Saturday, September 5, 2009
Time for a Visual Mapping Body of Knowledge?
Below is an almost verbatim of my interview with the very unique and professional Chuck Frey during February 2009. I recently revisited the interview to assess the validity of my statements, and I updated a few sentences to align with what I have been recently discussing with Chuck Frey, Philippe Boukobza and other professional visual mapping colleagues. To view the original interview, go here:
Wallace Tait is a professional visual mapping consultant based in the Canadian Province of Ontario. He is the co-author of the e-book Visual Mapping: “A Systematic Framework for Business Improvement” and founder of the Visualmapper consultancy. He is an expert on the effective creation, management and presentation of graphically mapped information systems. Wallace recently approached me to discuss the idea of creating a Visual Mapping Body of Knowledge (VMBOK), to provide a commonly-accepted collection of principles and best practices relating directly to Mind, Visual and Knowledge mapping tools, methods and mindset.
I recently interviewed Wallace about the challenges facing information managers today, and how a VMBOK can help to meet them:
Frey: What are the challenges facing visual mapping today?
Tait: Before I address this question, I’d like to clarify the definition of visual mapping, because that will frame our discussion. Visual mapping includes but is not limited to mind mapping, concept mapping, flow charting, argument mapping and many newer approaches to information management. It may be a single or multiple graphical formats used to create, manage and exchange information.
John England of MindSystems has stated, “Mind mapping is not the center of the universe as some would have us believe… The center of the universe is ‘data’ which becomes ‘information’ which then can become knowledge.”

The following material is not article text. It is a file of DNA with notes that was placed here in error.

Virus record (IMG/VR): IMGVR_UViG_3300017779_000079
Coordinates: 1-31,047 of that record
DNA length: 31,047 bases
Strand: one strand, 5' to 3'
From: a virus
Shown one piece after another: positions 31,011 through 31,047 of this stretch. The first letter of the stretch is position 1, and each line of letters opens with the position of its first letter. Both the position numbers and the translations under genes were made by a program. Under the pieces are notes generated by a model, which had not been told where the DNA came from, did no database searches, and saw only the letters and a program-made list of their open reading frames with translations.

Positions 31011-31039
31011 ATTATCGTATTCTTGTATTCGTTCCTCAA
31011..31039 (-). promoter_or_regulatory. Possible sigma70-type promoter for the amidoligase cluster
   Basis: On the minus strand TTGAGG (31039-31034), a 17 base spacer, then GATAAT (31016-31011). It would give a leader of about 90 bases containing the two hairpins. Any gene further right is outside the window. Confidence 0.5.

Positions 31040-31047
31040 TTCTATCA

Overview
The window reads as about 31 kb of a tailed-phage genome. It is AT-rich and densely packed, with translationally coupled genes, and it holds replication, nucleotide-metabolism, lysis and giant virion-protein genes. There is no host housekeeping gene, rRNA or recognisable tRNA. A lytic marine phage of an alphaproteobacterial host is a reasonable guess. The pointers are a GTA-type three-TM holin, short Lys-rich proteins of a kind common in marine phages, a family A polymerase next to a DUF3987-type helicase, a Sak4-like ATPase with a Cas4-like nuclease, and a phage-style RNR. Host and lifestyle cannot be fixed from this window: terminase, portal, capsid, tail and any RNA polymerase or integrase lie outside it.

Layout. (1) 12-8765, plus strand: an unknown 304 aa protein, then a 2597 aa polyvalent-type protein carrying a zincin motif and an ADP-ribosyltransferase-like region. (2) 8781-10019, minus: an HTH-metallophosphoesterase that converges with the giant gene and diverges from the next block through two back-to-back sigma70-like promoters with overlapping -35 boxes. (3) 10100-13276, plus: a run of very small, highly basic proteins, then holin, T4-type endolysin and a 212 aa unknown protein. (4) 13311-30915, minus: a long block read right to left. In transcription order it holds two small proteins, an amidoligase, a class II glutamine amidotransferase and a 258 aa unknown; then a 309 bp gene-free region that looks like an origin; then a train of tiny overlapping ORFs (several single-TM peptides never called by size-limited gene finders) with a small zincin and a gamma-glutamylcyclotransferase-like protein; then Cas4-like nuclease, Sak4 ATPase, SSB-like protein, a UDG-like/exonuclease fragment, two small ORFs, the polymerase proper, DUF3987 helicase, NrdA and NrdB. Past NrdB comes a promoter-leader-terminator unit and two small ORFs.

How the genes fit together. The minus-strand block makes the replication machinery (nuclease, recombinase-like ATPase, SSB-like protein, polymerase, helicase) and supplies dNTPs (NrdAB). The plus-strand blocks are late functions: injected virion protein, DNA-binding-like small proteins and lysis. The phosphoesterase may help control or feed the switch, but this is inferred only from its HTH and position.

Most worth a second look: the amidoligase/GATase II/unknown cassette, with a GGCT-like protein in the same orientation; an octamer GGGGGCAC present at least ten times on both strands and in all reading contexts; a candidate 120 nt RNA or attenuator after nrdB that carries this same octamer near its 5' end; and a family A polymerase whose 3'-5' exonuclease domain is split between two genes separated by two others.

I fully agree with John’s statement and would further state that knowledge is only significant by the relevancy of contextual information. The overwhelming challenge facing visual mapping products today is the contextual management of relevant information that builds knowledge.
For further information relating to contextual information management, I suggest you visit www.contextdiscovery.com. There you’ll find Context Organizer, a standalone information management product that’s also an add-in for Mind Manager. This excellent product will open up a whole new understanding of contextual information management to you.
There are other challenges of course, but I have merely focused in on the contextual issue, and I know we’ll see some very interesting developments regarding the integration of contextual engines to future information management products.
The challenge is no longer all about mind mapping; it’s much more about information management and knowledge governance. A few of the mainstream mapping products such as Personal Brain, TopicScape and Mindsystems Amode have moved in the direction of knowledge mapping, breaking away from the constraints of forced non-linear formats and breaking into the real need for visual mappers to be database capable. Visual mappers however need more than a mind map view. Visual mapping products have certainly come a long way in developing a user environment where information can be expressed in multiple graphical formats.
So, there are clear demarcation lines between the seemingly independent Mind, Visual and Knowledge mapping arenas. It must be said though, in view of process and systems thinking; these three arenas are indeed interdependent.
Integrating linear and non-linear formats enables these two opposites to be a part of a whole-brained approach to information management. I have found that data, information and knowledge can embody both linear and non-linear characteristics. Those who have grasped the fundamentals of information management within a visual mapping environment acknowledge the need to converge the linear and non-linear perspectives.
Frey: You’re a big fan of author Dan Pink’s emphasis on “whole brained” thinking. Why is that important today?
Tait: Dan Pink’s book, A Whole New Mind, gave me many “a-ha” moments, as well as moments where I felt like slapping myself on the forehead and saying to myself, “You dummy, didn’t you realize this, too?”